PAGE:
Should The USPS Open Up Mailboxes To All Kinds Of Deliveries?

Image courtesy of (Mike Matney)

What are mailboxes? What are they used for, and what should they be used for? In the delivery biz now, companies are wondering what goes in our mailboxes, what a mailbox should be, and who should be allowed to have access to them. Now, only you and your mail carrier are legally allowed to use your mailbox. Should that change? Should package delivery companies have access? What about grocery deliveries? What about your dry cleaning?

Of course, what a “mailbox” is depends on where you live. You could have a small, locked box in the lobby or common area outside of your apartment building, or a slot in the front door, or a massive plastic rural-route box at the end of your driveway. UPS and FedEx would be delighted to leave packages inside our mailboxes instead of dumping them at the curb.

In a blog post for the USPS Office of the Inspector General, Keith Kellison, UPS’s senior vice president for Global Public Affairs asked whether the idea that only USPS should access our mailboxes is obsolete. Our mailboxes are larger now, and we are the ones who purchase and maintain them: shouldn’t we be allowed to let UPS throw some small Amazon packages in there sometimes?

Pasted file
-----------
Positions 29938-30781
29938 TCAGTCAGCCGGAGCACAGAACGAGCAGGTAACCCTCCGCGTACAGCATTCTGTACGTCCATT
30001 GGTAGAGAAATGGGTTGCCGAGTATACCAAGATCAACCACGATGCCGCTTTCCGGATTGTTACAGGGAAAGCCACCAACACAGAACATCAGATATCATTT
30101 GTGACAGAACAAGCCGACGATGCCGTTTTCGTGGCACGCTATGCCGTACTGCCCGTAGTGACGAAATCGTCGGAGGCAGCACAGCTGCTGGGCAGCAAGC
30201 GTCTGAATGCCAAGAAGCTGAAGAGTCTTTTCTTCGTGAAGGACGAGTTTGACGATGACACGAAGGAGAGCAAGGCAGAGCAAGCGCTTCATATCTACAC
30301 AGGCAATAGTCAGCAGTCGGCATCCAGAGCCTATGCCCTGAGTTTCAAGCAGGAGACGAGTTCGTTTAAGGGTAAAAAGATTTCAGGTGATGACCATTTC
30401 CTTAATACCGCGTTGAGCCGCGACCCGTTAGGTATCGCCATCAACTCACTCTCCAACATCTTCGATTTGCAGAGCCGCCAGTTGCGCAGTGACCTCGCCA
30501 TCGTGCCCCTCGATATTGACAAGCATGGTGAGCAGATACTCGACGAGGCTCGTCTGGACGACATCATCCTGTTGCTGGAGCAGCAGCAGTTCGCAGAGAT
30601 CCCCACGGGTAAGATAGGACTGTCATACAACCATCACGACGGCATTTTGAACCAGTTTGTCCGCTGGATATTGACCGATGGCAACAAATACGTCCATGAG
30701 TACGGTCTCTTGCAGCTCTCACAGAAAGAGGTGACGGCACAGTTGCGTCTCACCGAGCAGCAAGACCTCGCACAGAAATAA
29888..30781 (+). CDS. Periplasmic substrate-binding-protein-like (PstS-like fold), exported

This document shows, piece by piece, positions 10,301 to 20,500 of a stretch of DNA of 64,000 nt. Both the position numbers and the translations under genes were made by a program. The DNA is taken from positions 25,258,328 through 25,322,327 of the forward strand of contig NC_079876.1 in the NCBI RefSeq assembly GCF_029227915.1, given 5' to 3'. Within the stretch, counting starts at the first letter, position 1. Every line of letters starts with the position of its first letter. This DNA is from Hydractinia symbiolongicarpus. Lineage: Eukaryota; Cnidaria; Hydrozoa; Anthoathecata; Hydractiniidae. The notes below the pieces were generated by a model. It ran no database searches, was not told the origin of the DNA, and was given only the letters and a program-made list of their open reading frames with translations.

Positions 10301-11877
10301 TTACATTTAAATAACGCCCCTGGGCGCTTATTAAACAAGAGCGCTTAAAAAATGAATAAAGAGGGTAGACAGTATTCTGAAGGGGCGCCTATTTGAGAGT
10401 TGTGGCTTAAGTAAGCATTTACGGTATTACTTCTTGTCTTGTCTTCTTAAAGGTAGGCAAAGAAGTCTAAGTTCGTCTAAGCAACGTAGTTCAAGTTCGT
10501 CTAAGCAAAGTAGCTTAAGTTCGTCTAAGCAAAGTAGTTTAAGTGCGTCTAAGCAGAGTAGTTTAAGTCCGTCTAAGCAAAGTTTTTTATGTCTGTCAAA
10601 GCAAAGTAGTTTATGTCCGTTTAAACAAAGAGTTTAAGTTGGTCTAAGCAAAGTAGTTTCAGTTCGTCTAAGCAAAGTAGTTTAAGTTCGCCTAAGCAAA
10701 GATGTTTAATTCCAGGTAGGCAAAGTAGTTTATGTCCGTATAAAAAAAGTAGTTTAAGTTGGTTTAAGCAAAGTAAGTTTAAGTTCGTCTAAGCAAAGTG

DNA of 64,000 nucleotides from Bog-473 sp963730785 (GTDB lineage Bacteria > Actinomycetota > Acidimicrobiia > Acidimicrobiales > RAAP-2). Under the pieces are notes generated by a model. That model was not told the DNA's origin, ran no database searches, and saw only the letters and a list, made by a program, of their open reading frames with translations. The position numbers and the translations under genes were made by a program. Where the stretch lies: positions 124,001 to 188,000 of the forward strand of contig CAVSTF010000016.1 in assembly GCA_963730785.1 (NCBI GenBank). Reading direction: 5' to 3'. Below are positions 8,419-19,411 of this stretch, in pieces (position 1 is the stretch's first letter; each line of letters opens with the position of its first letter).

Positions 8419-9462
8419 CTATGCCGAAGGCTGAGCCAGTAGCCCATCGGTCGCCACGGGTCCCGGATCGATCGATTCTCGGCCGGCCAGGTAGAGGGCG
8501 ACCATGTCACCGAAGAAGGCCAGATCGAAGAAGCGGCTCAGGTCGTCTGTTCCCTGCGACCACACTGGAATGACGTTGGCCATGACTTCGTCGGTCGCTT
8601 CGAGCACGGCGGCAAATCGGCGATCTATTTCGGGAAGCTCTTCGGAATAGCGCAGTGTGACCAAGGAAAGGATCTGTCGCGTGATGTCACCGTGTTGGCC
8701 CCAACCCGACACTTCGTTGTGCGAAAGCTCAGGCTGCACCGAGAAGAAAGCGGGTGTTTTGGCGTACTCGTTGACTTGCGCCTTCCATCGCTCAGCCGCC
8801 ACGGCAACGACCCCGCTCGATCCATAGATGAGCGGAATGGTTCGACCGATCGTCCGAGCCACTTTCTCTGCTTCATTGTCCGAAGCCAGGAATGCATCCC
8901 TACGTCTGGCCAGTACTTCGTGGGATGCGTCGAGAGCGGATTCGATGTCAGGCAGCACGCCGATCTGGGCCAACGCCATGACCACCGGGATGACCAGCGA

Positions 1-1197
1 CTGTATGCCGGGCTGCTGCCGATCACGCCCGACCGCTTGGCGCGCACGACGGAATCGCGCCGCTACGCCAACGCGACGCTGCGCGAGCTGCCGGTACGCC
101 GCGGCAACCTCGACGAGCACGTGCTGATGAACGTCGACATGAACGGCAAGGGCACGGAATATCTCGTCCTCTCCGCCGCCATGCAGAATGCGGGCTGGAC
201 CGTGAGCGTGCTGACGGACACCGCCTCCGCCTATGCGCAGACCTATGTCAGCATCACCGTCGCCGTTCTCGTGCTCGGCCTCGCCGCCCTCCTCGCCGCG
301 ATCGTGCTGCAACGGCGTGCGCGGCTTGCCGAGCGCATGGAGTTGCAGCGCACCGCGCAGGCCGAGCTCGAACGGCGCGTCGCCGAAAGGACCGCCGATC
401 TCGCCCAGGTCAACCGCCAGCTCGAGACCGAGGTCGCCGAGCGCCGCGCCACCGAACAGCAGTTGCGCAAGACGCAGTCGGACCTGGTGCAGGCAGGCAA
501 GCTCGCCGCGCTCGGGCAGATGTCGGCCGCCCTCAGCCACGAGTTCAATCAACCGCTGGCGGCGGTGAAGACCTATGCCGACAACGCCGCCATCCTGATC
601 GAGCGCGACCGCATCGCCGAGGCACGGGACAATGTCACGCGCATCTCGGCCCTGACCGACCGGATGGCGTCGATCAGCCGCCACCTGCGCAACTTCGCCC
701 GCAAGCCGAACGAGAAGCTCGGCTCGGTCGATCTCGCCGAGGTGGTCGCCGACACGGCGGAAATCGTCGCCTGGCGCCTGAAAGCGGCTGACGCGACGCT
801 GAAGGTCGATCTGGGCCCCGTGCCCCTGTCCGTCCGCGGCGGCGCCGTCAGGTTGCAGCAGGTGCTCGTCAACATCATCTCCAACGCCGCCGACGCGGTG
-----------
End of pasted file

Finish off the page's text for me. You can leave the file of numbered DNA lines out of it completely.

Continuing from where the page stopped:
“Customers would benefit from reduced delivery costs, additional flexibility, and the knowledge that their packages are safe,” Kellison wrote. He also suggests that mailboxes that send automatic notifications or are refrigerated for food deliveries could work.

The U.S. Postal Service responded in a post of their own, because of course the postal service has a blog. Media representative David Partenheimer explained the reasons why USPS doesn’t want to give up exclusive access to our mailboxes:

Security: USPS representatives have security concerns, apparently forgetting that most suburban mailboxes don’t lock, and many of their doors don’t even close properly. Letting anyone access mailboxes poses a threat to customers: it “would increase criminals’ opportunities for mail theft, identity theft, and explosive attacks.”

What’s this? When you leave something in your mailbox, the carrier understands that to mean that it’s outgoing mail, whether it’s a prepaid package or a stamped letter. If they open up the box and find three packages and a bag of vegetables, the USPS argues, how will they know what is what? What happens if there is no room left for your mail?

First-Class Mail: The USPS is very understandably worried that allowing other carriers to use mailboxes could lead to the postal service losing its exclusive right to deliver the items on which it still has a monopoly: first class mail and advertising flyers.

USPS Makes Argument for Exclusive Mailbox Access [eCommerceBytes]
Response to OIG Blog Article from UPS on Mailbox Access [USPS]
Rethinking Mailbox Access [USPS OIG]